corporatism

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corporatism

  1. as in Spain under Franco and more generally in association with FASCISM, the state control of major ‘corporations’ (e.g. labour organizations), with the aim of removing or suppressing social conflict, fostering nationalism, etc.
  2. relations between government and key interest groups (see PRESSURE GROUPS), especially big business and TRADE UNIONS, involving:
  1. intermediation – bodies standing between the state and the individual citizen negotiate agreements with the government on behalf of their members (e.g. agreements on wages and prices);
  2. incorporation – the possession of a special status by these organizations (e.g. in the UK the CBI or the TUC), so that, in some respects, they become virtual extensions of government, what Middlemas, Politics in an Industrial Society, (1979) calls ‘governing institutions’. The UK is often regarded as having moved in a corporatist direction in this second sense in the period 1960 to 1979, a tendency which was reversed with the election of the Thatcher government in 1979. Modern Austria is some times advanced as a more fully developed example of corporatism in sense 2 , characterized by features lacking in the UK, including wide social agreement on the value of social partnership, compulsory membership of trade unions and employers organizations, and effective cooperation between capital and labour.
In a more general sense, ‘intermediate organizations’, and thus ‘corporatist’ social structures, were advanced as a solution to modern social ills by DURKHEIM. Corporatism is often regarded as one of the ways in which governments intervene to manage ADVANCED CAPITALISM. However, in the UK and elsewhere corporatism has been undermined by crises of accumulation and a reversal of consensus politics.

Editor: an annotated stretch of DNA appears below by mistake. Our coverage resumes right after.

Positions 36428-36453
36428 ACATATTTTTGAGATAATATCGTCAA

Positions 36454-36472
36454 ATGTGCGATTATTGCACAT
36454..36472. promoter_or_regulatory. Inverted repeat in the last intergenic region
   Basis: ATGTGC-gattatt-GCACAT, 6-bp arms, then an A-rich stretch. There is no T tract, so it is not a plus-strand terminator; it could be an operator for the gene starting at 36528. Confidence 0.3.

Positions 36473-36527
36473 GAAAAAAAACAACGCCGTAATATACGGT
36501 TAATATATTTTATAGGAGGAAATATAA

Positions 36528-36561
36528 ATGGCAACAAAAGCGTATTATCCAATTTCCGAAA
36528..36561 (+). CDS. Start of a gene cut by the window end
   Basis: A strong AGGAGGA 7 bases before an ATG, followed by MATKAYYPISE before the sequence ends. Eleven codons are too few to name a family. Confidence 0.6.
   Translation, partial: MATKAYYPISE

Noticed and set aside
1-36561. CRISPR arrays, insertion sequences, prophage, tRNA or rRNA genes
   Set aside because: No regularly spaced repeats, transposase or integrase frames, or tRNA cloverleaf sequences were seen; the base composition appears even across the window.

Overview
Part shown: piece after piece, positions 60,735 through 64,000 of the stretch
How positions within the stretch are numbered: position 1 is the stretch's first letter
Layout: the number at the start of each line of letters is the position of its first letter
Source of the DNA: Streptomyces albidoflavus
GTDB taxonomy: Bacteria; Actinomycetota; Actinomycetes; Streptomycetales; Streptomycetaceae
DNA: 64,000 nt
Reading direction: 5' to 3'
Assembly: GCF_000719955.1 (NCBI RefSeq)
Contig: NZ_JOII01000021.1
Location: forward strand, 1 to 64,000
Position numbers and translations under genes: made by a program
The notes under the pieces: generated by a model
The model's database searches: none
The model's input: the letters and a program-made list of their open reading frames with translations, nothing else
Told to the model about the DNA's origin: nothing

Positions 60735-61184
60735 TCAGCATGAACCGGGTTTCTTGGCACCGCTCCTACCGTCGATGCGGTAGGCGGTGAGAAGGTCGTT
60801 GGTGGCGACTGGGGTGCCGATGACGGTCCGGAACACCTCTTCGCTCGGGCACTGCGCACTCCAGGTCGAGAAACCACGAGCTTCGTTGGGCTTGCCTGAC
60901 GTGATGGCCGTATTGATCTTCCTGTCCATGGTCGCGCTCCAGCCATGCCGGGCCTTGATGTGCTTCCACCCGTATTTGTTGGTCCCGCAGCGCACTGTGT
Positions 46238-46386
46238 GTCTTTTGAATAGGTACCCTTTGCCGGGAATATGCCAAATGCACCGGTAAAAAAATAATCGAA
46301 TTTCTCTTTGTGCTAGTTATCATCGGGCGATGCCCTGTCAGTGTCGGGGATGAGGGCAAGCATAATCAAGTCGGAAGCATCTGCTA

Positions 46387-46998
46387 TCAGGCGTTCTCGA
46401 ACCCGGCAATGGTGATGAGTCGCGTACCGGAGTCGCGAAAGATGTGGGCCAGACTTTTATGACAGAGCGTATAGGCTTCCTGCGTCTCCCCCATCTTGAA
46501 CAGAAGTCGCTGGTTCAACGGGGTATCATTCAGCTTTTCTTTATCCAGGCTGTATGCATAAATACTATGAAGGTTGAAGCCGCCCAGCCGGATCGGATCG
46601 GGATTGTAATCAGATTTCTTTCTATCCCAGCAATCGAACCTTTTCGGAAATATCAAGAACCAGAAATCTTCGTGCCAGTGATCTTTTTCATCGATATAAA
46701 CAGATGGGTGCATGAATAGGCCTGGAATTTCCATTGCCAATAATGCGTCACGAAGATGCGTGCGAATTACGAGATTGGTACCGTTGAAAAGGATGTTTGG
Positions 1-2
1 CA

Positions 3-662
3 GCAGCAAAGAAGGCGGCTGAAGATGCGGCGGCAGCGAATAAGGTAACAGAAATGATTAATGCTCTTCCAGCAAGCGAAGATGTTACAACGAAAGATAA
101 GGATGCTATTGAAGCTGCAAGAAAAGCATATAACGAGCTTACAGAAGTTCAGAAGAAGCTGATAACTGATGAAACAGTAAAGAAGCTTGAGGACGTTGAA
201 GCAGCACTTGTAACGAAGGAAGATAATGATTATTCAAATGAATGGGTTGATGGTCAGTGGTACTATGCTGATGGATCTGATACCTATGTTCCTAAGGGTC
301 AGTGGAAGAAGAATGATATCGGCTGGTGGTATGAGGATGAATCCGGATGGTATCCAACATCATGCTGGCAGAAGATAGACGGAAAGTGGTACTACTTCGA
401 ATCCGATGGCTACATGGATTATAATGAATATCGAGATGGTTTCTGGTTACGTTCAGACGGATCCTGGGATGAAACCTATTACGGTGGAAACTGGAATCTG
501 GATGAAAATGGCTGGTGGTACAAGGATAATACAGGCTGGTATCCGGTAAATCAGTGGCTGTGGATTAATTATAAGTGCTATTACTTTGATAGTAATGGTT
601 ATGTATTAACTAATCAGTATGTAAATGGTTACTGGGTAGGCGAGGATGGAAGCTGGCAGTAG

See FISCAL CRISIS IN THE CAPITALIST STATE, HABERMAS; see also SECTORAL CLEAVAGES.

References in periodicals archive ?
If a little less competition is the price regulators pay for much better control, well, that's a price politicians are willing to pay." Phelps presents a similar sentiment when he states, "We know that corporatist governments find it more convenient to deal with an industry populated by a few giant corporations than one with a great many small enterprises" (2013, 255).
The concept of what a corporatist nation is becomes somewhat liquid at times.
The democratic corporatist media model is based on the Nordic media market as it developed in the second half of the 20th century with a very high circulation of written press, a strong connection of the latter with political parties and other organized groups, and high levels of journalistic professionalism and institutionalized self-regulation, as well as a high level of state involvement in the media in the form of financial support to the press and a robust public broadcasting system.
First, citizen suits forced the state to legislatively abandon the official corporatist and development-only focus of state forestry laws.
The corporatist model may even be said to resemble, in spite of its differing and distant historical context, the social vision of the Catholic monarchs of the colonial period.
The persistence of corporatist arrangements has led to pervasive government-business collusion and regulatory capture.
Tell that to the Koch brothers and other corporatists who spend millions to influence every election.
His focus on the philosophic underpinnings of the modern economy, even though he believes it is now restrained by corporatist ideology, is a clarion call to leaders of less-dynamic Western economies.
He makes no secret about his corporatist leanings, which he presents as an alternative to the allegedly more adversarial industrial relations systems in the United States.
At its best, Unstoppable is a wonkish rallying cry for a much needed left-right convergence against the corrupt corporatist center.
In Phelps' telling, there is a pronounced conflict between a "modern capitalist" economy and a "corporatist" economy.
They argue, correctly, that Cardenas's most important legacy was his establishment of a vertical corporatist structure that tied most of Mexico's major economic and social sectors to the ruling party through patronage networks.